A wide range of customization possibilities and the choice of an all-aluminum or carbon-fiber body made by Gaffoglio Family Metalcrafters.
A video documentary of the building process.
A photo portfolio of the finished car shot in a studio by Robb Report’s longtime contributing automotive photographer, Scott Williamson.
Starting at $1.024 million for carbon-fiber bodywork and $1.224 million for aluminum bodywork
Carroll Shelby and his crew took the Ford GT40 to its furthest development and claimed a 1-2-3 finish at the 24 Hours of Le Mans in 1966, defeating, among others, the Ferrari team, which had won the previous six Le Mans races. Versions of the GT40 went on to take first place at Le Mans each of the next three years. Today, Ford’s mid-engine marvels are among the most desirable vintage racecars. The best examples have eight-figure values and a long queue of would-be owners.
The Ford Motor Co. created an instant classic in 2002 when it built the prototype for the Ford GT, a limited-run car that resembled the GT40 and was the first true supercar built by a major American manufacturer. Deliveries of the production version began in 2004.
Galpin Ford in Los Angeles, the world’s largest Ford dealer, is now offering a vision of what the GT might have evolved into had Ford not ceased production after just two years and some 4,000 examples. The Galpin Ford GTR1 is not just a styling exercise; it offers levels of finish and performance that are comparable to those of a Pagani or Koenigsegg.
After completing development of the GTR1 prototype in August, Galpin commissioned Gaffoglio Family Metalcrafters to construct the body. Metalcrafters is known throughout the automotive industry as the go-to custom coachbuilder. The Fountain Valley, Calif., company has extensive experience building carbon-fiber-bodied cars for race teams and supercar manufacturers and for constructing one-off concept cars for the auto-show circuit. For the Galpin Ford GTR1, the gift buyer can specify an all-aluminum or carbon-fiber body.
The GTR1’s power numbers are staggering. The engine is a specially developed Ford 5.4-liter V-8 that is mounted midship, behind the driver and ahead of the rear axle, for ideal weight distribution. Galpin engineers have developed a twin-turbocharged system that enables the engine to produce 1,024 hp and 739 ft lbs of torque (1,197 hp and 887 ft lbs on 100-octane fuel). The car’s estimated top speed is 225 mph, and its zero-to-100-mph time is in the 6-second range. The car’s transmission, a 6-speed Ricardo transaxle with twin-disc clutch, is especially suited to the engine’s prodigious power and torque.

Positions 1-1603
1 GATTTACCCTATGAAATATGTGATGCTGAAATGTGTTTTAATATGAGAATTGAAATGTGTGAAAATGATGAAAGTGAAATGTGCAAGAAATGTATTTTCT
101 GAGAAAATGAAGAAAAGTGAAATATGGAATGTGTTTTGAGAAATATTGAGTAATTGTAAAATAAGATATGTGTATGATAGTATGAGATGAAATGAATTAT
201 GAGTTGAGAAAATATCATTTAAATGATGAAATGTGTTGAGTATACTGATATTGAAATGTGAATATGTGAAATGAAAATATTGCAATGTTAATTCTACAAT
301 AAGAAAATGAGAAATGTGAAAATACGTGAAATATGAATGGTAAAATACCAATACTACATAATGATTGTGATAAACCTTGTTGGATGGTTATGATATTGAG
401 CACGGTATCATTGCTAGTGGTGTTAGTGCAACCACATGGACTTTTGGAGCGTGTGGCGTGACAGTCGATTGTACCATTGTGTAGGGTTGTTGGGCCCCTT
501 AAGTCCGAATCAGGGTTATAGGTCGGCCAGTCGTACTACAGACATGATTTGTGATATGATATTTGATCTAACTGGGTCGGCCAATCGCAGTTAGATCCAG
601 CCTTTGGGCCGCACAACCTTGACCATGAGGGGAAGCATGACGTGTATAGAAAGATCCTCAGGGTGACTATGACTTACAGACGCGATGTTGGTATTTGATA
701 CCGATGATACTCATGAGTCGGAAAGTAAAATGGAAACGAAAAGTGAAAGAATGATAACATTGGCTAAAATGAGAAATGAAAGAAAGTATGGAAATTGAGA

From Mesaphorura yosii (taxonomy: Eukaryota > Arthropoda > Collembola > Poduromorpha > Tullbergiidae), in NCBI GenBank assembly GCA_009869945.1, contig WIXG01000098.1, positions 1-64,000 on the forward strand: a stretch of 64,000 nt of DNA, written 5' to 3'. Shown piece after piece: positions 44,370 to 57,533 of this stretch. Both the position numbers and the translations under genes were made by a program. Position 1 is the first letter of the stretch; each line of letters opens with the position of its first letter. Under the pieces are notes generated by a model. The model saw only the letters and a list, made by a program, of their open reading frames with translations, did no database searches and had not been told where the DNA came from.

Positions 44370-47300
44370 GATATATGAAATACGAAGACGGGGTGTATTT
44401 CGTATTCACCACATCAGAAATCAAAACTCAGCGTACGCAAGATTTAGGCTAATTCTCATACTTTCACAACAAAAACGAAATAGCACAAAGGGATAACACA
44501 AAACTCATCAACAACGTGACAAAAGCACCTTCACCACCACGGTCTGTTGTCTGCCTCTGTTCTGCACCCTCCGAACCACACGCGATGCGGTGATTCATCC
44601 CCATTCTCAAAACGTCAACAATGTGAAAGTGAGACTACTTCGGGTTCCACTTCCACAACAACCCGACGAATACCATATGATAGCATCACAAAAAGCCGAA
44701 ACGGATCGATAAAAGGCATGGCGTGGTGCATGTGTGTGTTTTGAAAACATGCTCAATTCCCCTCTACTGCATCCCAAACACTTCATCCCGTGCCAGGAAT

Stopping a supercar at speed is no easy task, and so the GTR1 is equipped with Formula 1–style brakes that employ six-piston Brembo calipers and carbon-carbon rotors. F-22 fighter jets and the Boeing 787 Dreamliner also have carbon-carbon brake rotors. The car’s power is put to pavement with Pirelli P Zero Rosso rubber on 20-inch forged-aluminum wheels.
The gift’s buyer can exercise his or her creative side by choosing the color—or the combination of colors—of the Bridge of Weir leather for the seats, the dash, the door panels, and the headliner. The Scottish firm has been a supplier to the most exclusive coachbuilders for more than 100 years. Machined-aluminum trim complements the leather appointments, and a McIntosh audio system provides accompaniment to the sound of the ferocious V-8.
The first production GTR1 will be built in 2014, and the buyer will have the opportunity to watch the process in a documentary video made at regular intervals. When completed, the car will be delivered by an enclosed transporter to the Southern California studio of Robb Report’s longtime contributing automotive photographer, Scott Williamson, for a complete photographic documentation.
Galpin Ford, Stuart McIntosh, 818.922.3683, GTR1@Galpin.com
If a reader outside the continental United States purchases the gift, Galpin Ford will facilitate the car’s shipment to its destination.